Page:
Where a judge issues a fine for speeding 50km/h or more, the fine is $12 per kilometre.
Distracted driving and cell phone tickets have 3 demerit points.
A conviction for distracted driving will result in a licence suspension for the following licence classes:
Class A, B, C, D, E, F, G and/or M licence
Third and any further conviction(s)
Class G1, G2, M1 or M2 licence are suspended for the following upon conviction: face the same fines as drivers with A to G licences.
But will not receive any demerit points.
- 30-day licence suspension for a first conviction
- 90-day licence suspension for a second conviction
- cancellation of your licence and
- removal from the Graduated Licensing System (GLS) for a third conviction
- to get your licence back you’d have to redo the GLS program
Demerits Novice Drivers
- Class G1 are suspended for accumulating 6 demerit points
- Class G2 are suspended for accumulating 6 demerit points
- Class G licences receive a drivers licence interview at 8 points
- Class G licences are suspended at 15 demerits
Hand-held devices prohibited – Highway Traffic Act section 78.1
Wireless communication devices
78.1 (1) No person shall drive a motor vehicle on a highway while holding or using a hand-held wireless communication device or other prescribed device that is capable of receiving or transmitting telephone communications, electronic data, mail or text messages.
(2) No person shall drive a motor vehicle on a highway while holding or using a hand-held electronic entertainment device or other prescribed device the primary use of which is unrelated to the safe operation of the motor vehicle.
Hands-free mode allowed
(3) Despite subsections (1) and (2), a person may drive a motor vehicle on a highway while using a device described in those subsections in hands-free mode.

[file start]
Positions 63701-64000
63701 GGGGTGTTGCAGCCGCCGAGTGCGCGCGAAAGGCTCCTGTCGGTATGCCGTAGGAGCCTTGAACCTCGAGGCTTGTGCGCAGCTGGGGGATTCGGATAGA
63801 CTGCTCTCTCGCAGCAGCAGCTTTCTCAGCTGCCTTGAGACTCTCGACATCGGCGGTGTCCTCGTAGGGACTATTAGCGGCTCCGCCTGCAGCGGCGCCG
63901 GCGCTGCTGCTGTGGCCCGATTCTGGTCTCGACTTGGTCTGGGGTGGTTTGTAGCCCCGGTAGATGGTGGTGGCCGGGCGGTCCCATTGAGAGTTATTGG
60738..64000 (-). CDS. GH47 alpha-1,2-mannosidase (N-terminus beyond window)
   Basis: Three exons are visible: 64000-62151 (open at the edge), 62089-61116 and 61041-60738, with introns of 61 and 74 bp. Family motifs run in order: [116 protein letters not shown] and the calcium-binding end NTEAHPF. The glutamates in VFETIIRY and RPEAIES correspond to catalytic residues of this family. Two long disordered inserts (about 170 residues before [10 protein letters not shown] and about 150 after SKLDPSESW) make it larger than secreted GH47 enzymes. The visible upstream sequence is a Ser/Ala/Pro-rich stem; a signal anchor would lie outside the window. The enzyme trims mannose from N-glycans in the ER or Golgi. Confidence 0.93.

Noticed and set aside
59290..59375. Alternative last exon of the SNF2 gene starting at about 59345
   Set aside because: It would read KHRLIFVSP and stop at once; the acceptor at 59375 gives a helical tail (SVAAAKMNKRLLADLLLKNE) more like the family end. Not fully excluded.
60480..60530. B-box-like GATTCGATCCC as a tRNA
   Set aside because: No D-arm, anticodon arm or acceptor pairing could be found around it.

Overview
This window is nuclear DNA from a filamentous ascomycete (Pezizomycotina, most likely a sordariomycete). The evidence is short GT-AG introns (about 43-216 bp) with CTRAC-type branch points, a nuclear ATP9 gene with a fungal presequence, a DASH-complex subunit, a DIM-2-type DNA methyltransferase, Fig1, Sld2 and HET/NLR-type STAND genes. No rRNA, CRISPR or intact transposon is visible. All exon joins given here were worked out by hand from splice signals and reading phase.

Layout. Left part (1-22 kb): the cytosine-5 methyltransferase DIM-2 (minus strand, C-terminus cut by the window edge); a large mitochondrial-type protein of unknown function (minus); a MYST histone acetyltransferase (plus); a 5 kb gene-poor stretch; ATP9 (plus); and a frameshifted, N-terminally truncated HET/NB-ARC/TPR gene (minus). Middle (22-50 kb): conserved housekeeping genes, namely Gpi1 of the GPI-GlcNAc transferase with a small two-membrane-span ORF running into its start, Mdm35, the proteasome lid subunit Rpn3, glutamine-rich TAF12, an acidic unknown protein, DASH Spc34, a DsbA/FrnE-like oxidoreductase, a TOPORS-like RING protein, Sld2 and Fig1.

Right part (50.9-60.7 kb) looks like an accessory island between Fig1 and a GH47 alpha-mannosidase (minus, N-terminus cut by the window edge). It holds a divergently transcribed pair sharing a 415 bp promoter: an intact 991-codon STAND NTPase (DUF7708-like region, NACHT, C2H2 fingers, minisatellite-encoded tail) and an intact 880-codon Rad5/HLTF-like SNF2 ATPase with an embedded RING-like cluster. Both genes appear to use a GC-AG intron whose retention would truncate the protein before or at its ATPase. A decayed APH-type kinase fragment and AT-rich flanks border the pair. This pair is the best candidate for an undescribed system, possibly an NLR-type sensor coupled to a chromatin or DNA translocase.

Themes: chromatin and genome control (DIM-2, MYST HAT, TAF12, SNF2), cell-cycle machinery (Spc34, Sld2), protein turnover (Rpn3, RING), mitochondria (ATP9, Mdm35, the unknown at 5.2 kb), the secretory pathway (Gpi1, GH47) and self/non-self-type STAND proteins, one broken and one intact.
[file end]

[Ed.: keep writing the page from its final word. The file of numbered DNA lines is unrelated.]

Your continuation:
(4) Subsection (1) does not apply to,
(a) the driver of an ambulance, fire department vehicle or police department vehicle;
(b) any other prescribed person or class of persons;
(c) a person holding or using a device prescribed for the purpose of this subsection; or
(d) a person engaged in a prescribed activity or in prescribed conditions or circumstances.
(5) Subsection (1) does not apply in respect of the use of a device to contact ambulance, police or fire department emergency services.
(6) Subsections (1) and (2) do not apply if all of the following conditions are met:
1. The motor vehicle is off the roadway or is lawfully parked on the roadway.
2. The motor vehicle is not in motion.
3. The motor vehicle is not impeding traffic.
(6.1) Every person who contravenes this section is guilty of an offence and on conviction is liable,
(a) for a first offence, to a fine of not less than $500 and not more than $1,000;
(b) for a first subsequent offence, to a fine of not less than $500 and not more than $2,000; and
(c) for a second subsequent or an additional subsequent offence, to a fine of not less than $500 and not more than $3,000.
(6.2) If a person is convicted of an offence under this section, the Registrar shall suspend his or her driver’s licence,